It?s raining fish, frogs, and cows. Hallelujah!

Keith Brumley


It rained frogs this summer in Hungary. It also rained fish on two consecutive days in the Australian desert town of Lajamanu. It seems to me that if it can rain frogs and fishes, it can rain just about anything else8212;including cows.

This apparently happened in California in 1869 and again in Kentucky in 18768212;but they were not, thankfully all in one piece. They were in fact, tiny pieces of flesh from unidentified animals and from all reports, indeed fell from the sky. Everybody just figured they were cows. It was, I suppose, as good a guess as any.

So, some of you out there are saying, “yeah, and this guy has a bridge for sale in Brooklyn.” I can imagine hearing people say “I don’t believe it!”

This is why I like facts. They often come together to produce what moral philosopher William G. Frankfurt calls “small truths’. If it weren’t for the many small truths of physics and engineering, that bridge in Brooklyn would have never been8212;and no, it’s not for sale. Nevertheless, the bridge exists and it’s true that millions of people have driven, ridden or walked across it.

Now . . . I like to keep things simple. It’s hence important we consider how our understanding of all the little facts making up all the small truths affects our judgment. I have a friend who in good humor suggested that wearing my WWII Italian-style pith-helmet is “wrong’ because the headgear was issued to troops on the losing side of a just war. If it was brand new, however, or if I’d not told him of its alleged origin, I wouldn’t have had to put up with his teasing (which in truth I don’t mind). This aside, the fact is that it protects my bald dome from the sun and is literally much cooler than other summer headwear. The true utility of my sunhat outweighs any and all political and/or fashion implications. It’ll also protect my noggin in the unlikely event of a frog-storm.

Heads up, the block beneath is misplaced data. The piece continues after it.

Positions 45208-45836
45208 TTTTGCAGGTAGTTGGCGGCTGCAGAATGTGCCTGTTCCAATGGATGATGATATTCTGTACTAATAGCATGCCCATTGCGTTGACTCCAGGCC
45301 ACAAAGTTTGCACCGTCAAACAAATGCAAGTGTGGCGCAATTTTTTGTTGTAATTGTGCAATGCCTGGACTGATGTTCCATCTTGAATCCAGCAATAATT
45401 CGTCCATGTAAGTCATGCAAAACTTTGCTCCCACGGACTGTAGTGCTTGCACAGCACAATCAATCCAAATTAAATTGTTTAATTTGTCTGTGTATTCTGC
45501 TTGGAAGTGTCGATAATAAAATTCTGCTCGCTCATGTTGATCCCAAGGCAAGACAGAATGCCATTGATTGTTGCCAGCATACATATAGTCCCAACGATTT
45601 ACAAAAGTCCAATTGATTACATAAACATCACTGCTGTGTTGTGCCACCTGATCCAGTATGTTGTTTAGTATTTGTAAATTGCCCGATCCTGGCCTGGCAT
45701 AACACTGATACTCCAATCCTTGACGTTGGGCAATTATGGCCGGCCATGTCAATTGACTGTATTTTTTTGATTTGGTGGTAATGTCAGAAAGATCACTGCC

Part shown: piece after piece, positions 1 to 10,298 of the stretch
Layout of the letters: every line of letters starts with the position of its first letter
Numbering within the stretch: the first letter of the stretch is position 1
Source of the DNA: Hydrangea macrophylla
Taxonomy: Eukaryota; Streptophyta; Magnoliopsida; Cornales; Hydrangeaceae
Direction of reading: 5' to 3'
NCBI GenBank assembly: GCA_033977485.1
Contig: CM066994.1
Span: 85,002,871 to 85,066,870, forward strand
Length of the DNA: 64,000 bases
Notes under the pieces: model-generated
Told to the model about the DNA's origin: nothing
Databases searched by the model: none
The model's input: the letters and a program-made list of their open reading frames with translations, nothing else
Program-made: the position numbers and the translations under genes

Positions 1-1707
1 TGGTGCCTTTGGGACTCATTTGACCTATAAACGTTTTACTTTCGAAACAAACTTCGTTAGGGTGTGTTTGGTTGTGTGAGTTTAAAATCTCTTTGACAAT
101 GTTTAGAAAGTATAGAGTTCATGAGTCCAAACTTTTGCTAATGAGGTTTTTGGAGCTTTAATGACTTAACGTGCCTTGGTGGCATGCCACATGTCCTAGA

The pith helmet has no provenance. I bought it because I liked it. It didn’t cost much. Its value as a “real” Italian WWII artifact is unimportant. It works. Its origins are a matter of conjecture. Whether it’s a fashion and/or political faux pas . . . let’s not go there, huh?

And so it is also with raining frogs and fish. It’s real8212;just as real as the Brooklyn Bridge and the pith helmet. Sometimes, it even rains what appears to be blood. This is not opinion but recorded, documented, and verified fact. In earlier days, these phenomena were understood as omens portending calamity. They were also perceived as warnings. (Repent, you sinners!)

Conjecture now has it that all manner of things can be swept tens of thousands of feet into the atmosphere by tornadoes or water spouts. They’re then deposited hundreds8212;maybe thousands8212;of miles elsewhere. Also, self-styled skeptic Brian Dunning alleges that no one has actually witnessed the raining creatures. Dunning’s explanation is that the fish walked there. The former opinions are now understood as superstition and the latter opinions are now accepted as truth.

It is nevertheless a fact that strange things have been reported to have fallen from the sky since the beginning of recorded history . . . and the truth remains that nobody knows how or why it happens. This truth8212;like the Brooklyn Bridge and the Italian-style pith helmet8212;is not only useful but, in a very important way, beautiful. The architects of the Brooklyn Bridge harnessed technology well beyond their time. Who knows8212;or cares8212;about the provenance of my pith helmet? As for raining fish, frogs, and cows, it’s a mystery, reinforcing the theory that anything can happen to anyone at anytime.

I, for one, am glad of both the wonder and the mystery. I wouldn’t be at all shocked or frightened if it one day it rained Monsanto and SD Regent board members.

Keith Brumley is an SDSU alumnus and current journalism graduate student at SDSU. Contact Keith at [email protected]